In summer, Spencer Perez pushed through the embarrassment and came to class in dirty clothes. After class, he went back to his tent.
“In the morning…I’d move the tent so no one would steal it because homeless people always try to find other people’s camps and steal it,” Perez said.
Perez is one of many students at Central Oregon Community College who are classified by the 1987 McKinney-Vento Act as homeless. Tyler Hayes, financial aid advisor at COCC, talks to new students who are homeless every week.
“I try to exercise sensitivity with their situation and where they are,” Hayes said. “We’ve got to be careful not to separate them–they’re just like anyone else.”
Students experiencing homelessness need what is called an unaccompanied homeless youth verification letter to get financial aid. Mara Stephens, homeless liaison with Project Homeless Education and Learning Program, is the one who provides them with these letters.
“Of the students I hand out letters to, probably 85 percent are interested in furthering their education,” Stephens said.
What stops these students from following their dreams of college is perceived obstacles–often ones with no substantial basis.
“Some of these kids, they just see walls in front of them,” Stephens said. “When I meet with them I can help take down those walls. I had a student come in and tell me, ‘I wasn’t thinking about college, but after talking to you, now I am.’”
Many students have to change the way they view higher education in general before they can actually see the way academics can better their lives. The spheres they are part of and the people influencing their life doesn’t make that easy, according to Stephens.
“They could be coming from a family where they’re the first to graduate college,” Stephens said. “They may be coming from a place where they don’t know anyone who has benefitted from college…They might not have parents, but they may have family members that are influencing their commitment to education.”
Hayes works with these students to help them receive financial aid, a critical piece of getting them to school. Most of these students can’t get the paperwork for the Free Application for Federal Student Aid on their own.
“Getting [tax info] from the parents can be impossible,” Hayes said. “But if we can determine that the student is an independent, they don’t have to worry about putting parent info on the FAFSA.”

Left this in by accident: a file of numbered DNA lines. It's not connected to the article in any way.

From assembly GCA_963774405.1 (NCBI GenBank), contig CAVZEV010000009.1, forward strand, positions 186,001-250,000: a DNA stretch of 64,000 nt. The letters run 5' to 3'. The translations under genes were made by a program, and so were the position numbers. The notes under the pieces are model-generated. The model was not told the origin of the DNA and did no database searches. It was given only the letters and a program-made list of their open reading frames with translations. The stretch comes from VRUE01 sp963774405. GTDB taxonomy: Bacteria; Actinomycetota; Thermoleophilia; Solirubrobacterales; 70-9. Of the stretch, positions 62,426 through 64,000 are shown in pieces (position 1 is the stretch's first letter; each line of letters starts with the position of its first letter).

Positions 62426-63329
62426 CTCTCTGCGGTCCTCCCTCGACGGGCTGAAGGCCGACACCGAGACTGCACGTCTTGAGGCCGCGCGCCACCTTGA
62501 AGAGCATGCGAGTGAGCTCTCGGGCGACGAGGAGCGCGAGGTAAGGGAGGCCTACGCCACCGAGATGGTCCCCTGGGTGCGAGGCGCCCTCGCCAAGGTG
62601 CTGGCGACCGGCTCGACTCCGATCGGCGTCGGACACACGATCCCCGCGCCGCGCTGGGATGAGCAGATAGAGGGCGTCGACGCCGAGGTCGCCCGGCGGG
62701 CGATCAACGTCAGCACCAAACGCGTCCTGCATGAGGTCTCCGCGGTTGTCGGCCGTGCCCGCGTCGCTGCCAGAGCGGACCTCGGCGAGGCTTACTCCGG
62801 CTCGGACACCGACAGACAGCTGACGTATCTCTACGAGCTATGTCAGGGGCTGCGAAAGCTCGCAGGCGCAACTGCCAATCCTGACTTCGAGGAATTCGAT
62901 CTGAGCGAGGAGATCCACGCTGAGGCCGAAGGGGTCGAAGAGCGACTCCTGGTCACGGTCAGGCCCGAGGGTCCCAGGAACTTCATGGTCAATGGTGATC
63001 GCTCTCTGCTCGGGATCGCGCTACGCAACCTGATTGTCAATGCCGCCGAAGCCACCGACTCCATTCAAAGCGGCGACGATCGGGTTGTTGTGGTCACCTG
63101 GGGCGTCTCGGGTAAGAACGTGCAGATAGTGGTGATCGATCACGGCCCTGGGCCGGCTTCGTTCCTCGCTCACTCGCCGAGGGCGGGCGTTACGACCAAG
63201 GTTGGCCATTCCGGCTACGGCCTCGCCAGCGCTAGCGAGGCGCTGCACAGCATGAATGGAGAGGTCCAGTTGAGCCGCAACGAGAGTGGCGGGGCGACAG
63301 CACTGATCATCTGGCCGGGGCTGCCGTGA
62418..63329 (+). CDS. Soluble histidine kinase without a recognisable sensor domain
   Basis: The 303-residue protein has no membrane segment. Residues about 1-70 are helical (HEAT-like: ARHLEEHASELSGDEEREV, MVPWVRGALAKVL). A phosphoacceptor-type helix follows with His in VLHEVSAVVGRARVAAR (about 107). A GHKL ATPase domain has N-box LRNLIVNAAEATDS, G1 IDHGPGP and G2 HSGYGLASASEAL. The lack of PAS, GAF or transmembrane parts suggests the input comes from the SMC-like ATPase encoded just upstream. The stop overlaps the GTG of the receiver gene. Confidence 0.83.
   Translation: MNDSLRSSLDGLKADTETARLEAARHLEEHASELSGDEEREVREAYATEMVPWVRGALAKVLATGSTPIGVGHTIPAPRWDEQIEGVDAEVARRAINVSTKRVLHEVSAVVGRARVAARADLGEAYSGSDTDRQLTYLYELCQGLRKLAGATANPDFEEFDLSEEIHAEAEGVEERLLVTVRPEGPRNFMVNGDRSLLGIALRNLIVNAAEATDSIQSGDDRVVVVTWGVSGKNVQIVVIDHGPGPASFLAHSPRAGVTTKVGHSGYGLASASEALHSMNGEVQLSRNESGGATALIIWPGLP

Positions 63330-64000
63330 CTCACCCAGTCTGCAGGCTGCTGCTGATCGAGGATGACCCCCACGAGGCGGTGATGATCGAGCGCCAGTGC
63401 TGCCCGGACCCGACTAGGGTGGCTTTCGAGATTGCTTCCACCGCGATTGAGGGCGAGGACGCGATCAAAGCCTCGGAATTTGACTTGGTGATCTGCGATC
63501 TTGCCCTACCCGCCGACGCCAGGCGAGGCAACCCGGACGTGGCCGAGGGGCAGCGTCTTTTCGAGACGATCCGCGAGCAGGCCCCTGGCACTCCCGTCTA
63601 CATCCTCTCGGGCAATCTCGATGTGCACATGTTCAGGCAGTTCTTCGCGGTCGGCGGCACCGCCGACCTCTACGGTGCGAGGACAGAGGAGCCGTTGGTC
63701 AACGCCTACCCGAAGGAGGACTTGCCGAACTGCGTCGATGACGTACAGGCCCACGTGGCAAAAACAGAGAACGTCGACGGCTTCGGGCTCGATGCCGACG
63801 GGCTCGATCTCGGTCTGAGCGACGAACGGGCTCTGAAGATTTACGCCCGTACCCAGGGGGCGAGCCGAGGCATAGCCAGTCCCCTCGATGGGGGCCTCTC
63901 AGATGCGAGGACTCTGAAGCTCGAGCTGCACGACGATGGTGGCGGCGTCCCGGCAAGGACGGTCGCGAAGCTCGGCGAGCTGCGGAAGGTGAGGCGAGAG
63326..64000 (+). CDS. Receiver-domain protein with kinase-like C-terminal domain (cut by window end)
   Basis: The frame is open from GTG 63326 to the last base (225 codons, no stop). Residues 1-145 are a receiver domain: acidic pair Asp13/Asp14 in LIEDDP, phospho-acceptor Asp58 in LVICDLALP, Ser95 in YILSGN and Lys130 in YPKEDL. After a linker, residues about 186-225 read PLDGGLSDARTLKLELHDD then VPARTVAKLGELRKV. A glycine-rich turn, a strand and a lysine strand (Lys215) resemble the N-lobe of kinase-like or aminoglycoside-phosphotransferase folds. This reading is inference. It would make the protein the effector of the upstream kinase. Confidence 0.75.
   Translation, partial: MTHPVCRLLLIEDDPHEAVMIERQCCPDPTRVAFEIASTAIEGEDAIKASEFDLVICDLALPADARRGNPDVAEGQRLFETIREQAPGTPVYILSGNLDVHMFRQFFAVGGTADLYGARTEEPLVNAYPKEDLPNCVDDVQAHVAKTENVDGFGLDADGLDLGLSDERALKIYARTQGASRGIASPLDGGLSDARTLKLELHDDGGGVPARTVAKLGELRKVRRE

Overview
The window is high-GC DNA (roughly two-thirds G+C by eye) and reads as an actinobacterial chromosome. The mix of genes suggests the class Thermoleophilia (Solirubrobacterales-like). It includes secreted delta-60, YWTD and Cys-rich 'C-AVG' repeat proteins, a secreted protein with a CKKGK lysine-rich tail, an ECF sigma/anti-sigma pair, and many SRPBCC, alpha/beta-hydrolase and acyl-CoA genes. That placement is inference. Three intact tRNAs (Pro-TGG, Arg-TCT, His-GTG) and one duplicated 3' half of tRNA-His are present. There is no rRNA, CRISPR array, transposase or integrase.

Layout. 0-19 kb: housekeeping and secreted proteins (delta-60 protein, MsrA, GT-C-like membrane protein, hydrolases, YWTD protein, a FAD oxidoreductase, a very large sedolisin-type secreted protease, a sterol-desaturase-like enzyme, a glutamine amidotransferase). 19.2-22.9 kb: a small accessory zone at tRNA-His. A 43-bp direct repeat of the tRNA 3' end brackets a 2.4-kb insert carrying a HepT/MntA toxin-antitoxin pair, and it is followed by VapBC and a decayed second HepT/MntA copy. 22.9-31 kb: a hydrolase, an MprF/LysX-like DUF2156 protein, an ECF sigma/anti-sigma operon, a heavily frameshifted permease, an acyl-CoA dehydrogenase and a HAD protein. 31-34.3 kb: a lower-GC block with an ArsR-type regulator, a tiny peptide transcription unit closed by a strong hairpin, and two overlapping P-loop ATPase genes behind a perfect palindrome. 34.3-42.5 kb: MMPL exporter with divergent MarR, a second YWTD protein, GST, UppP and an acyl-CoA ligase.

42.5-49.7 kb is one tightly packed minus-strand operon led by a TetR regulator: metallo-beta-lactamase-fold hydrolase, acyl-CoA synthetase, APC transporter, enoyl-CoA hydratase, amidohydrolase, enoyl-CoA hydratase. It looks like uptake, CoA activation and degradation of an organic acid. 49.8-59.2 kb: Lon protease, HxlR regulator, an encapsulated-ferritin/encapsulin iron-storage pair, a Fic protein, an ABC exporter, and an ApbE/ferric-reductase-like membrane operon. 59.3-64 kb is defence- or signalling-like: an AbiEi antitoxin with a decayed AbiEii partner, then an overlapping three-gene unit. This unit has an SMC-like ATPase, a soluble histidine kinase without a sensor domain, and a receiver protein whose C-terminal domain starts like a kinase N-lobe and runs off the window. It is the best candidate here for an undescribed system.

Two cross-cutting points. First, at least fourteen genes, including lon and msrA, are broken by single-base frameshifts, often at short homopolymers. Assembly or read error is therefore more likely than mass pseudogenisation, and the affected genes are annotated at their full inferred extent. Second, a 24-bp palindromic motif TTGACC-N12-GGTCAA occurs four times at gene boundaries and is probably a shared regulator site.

If Hayes can prove that the student is independent, they’re eligible for substantially more loans.
“Whereas dependent students can get $5500 max a year, an independent gets $9500,” Hayes said. “They have an opportunity to get a pretty good financial aid award.”
Financial aid isn’t the only support Perez has received at COCC.
“I’ve never had a professor who didn’t believe in me,” Perez said. “I had to miss ten days of school last year, but I was honest and up-front with my professors and they let me turn the work in without docking points.”
Perez aspires to go University of Oregon and become a neurologist.
“When I tell people that, they think ‘he’s got no chance,’” Perez said. “I want to be successful. …Last year, I was here from when school opened to when it closed, working hard.”
But homeless students do have a chance at succeeding at COCC, Hayes believes, and he’s seen it happen.
“The great part about this job is having them come back to my office and seeing them succeed,” Hayes said.
On his own road to success, Perez encourages his fellow students to really be grateful for the situation they’re in.
“Don’t just get that credit,” Perez said. “Don’t just settle for a ‘C.’ …Your parents, maybe they’re annoying but they’re there for you when you fall on hard times.”
But Perez still doesn’t tell the students in his classes that he’s homeless, because he doesn’t want to be judged.
“We’re not homeless because we want to be,” Perez said. “We’re homeless because we don’t have a choice.”